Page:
One of the few positives of having a Major League Baseball landscape with such an extreme contrast between the good teams and the bad teams is that the bad teams often aren’t even trying to win, which is sometimes hilarious. What’s the best way to intentionally lose games and look terrible all season long? Sign and deploy the least valuable players in baseball.
For example, Matt Moore (1-5, 7.63 ERA) has made 12 starts for the American League West’s last-place Texas Rangers. Chicago White Sox starter James Shields (2-9, 4.59 ERA) is somehow still in the majors. Jose Reyes could be the worst all-around player in baseball, but the New York Mets insist on playing him during his 12th season in Queens.
A lot of teams have taken this strategy and executed it to perfection (or, the opposite of perfection). MLB is on pace for an all-time record of teams with sub-.400 winning percentages, and “tanking,” as it’s known, has its benefits. The last two World Series champions, the Chicago Cubs and Houston Astros, were in these positions just a few years ago. They were the Rangers and White Sox of the first half of the 2010’s.
The Astros and Cubs employed guys like Logan Schafer, Carlos Corporan, Junior Lake, and Donnie Murphy. These guys (tell me you have heard of all of them in the last three years, go ahead) were everyday players or close to it during actual MLB seasons. My point being, teams nowadays will use the most awful players as everyday guys, and there’s a certain art to it.
When I stumble on a random baseball game on TV late at night and look around the field, I might find a player whose existence as a human being I had forgotten about completely. This has happened to me countless times this season; this dude, a useful, productive player at some point in his career, is someone I have not thought about or heard about in — in some cases — years.
Here are the top-five MLB players in 2018 who I forgot existed.
I remember Goins as a utility infielder for the Toronto Blue Jays. After checking his Baseball-Reference page, it turns out I was right, and Goins played all four infield spots, the corner outfield positions, and even pitched as a member of the Jays. But Goins was a hitter, not a pitcher, and was disastrously bad at batting.[email protected] forgot these five players even existed until recently, when they came up in research all of a sudden.Click To Tweet
The career .228 hitter was the starting third baseman for the Kansas City Royals a few days ago, which is the first I’ve heard of him in awhile.
Brad Ziegler has long been one of the most interesting dudes in baseball. A submarine style relief pitcher once considered for American League Rookie of the Year (2008, finished eighth with Oakland), he owns a career 2.76 ERA — which is tremendous — but has never stayed on the same team for long after his 28-year-old rookie season.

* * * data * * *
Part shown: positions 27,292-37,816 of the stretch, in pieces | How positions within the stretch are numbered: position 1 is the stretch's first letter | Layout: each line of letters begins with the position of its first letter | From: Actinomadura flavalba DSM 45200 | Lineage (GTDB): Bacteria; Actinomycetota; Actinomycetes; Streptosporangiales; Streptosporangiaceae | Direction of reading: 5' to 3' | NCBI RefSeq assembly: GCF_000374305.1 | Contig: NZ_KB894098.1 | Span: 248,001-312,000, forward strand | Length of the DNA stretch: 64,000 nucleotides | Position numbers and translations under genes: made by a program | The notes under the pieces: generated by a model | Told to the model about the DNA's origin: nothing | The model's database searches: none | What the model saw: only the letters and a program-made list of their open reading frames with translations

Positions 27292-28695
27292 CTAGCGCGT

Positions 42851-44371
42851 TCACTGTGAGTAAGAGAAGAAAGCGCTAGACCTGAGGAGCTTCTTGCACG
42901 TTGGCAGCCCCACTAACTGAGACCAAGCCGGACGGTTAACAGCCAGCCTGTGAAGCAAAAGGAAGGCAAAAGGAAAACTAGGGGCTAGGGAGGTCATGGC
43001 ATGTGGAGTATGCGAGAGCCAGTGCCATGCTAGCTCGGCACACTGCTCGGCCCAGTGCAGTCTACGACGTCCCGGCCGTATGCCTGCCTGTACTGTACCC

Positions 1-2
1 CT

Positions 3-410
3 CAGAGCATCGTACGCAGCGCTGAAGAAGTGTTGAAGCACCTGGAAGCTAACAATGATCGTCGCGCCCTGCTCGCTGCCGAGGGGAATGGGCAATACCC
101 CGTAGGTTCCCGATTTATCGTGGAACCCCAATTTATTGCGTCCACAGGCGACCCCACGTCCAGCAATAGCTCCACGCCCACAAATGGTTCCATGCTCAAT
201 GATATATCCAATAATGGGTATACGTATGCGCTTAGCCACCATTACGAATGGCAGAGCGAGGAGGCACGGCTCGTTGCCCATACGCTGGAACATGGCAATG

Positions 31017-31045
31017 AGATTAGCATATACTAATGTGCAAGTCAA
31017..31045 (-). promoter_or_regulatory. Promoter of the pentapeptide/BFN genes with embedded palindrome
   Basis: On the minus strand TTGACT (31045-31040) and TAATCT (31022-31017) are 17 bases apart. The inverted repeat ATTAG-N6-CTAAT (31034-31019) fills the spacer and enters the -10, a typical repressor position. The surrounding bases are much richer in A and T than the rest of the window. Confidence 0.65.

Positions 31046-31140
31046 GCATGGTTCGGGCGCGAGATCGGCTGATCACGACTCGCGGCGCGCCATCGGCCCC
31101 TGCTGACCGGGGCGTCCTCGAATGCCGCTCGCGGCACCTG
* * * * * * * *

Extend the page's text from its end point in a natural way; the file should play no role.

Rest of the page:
It’s mostly because he walks everyone (career 1.94 strikeouts per walk, which is awful). The reliever is now with the Miami Marlins, with whom he has an 0-5 record and 5.70 ERA this season. I had only heard of him because he’s surfaced in trade talks recently.
On Monday night, I watched Toronto Blue Jays reliever Seunghwan Oh get a save he really didn’t deserve against the Houston Astros after Randal Grichuk robbed George Springer of a game-tying three-run home run. As a St. Louis Cardinals pitcher, Oh got plenty of saves he actually earned, compiling 39 over two seasons. Oh went 6-3 with an impressive 1.92 ERA as a 33-year-old rookie in 2016, garnering a sixth-place National League Rookie of the Year Award finish.
Apparently, Oh had a miserable season in 2017, and the Cardinals — the club I think of first when I think of Oh — did not retain the right-hander. He went 1-6 with a 4.10 ERA in 56.1 innings, also posting an ugly WHIP of 1.399. I guess that’s why I forgot about him. Oh well.
Wade LeBlanc is a journeyman. He’s not even that old, just 33, but he has appeared on seven MLB teams over a 10-year career. He’s going through The Charlie Morton Experience in which a pitcher enjoys his best career season in his early 30s, nearly a decade after he first dug into a big-league mound.
He’s 3-0 with a 3.26 ERA on the miraculously good Seattle Mariners (the one team on which a Wade LeBlanc resurgence shouldn’t really surprise anyone), while being on pace for more innings pitched than ever before after 15 games and 10 starts. LeBlanc had a cup of coffee with my team, the Astros, but after he departed in 2013, I hadn’t heard of him since. This is a case of someone whose forgotten existence is actually somewhat heartwarming.
Oliver Perez has been in the majors since 2002, which seems a whole lot longer than I had initially thought. Since he was 20 years old, I’ve been forgetting all about him. Perez was actually a pretty decent reliever and at one point a serviceable starter, having been traded to contenders at the trade deadline twice; Perez is considered valuable enough to be a desired asset.
One of those two teams was Houston, a team for which he was downright terrible in the back half of 2015. Perez went 0-3 with an ERA over six in 22 appearances and 12 innings for the ‘Stros, and now is pitching for the Cleveland Indians — where he has promptly returned to dominance with just one earned run against in 8.1 innings, a fact I only know because the Tribe’s bullpen has been horrible and I was curious as to who had been their best relief arm in 2018.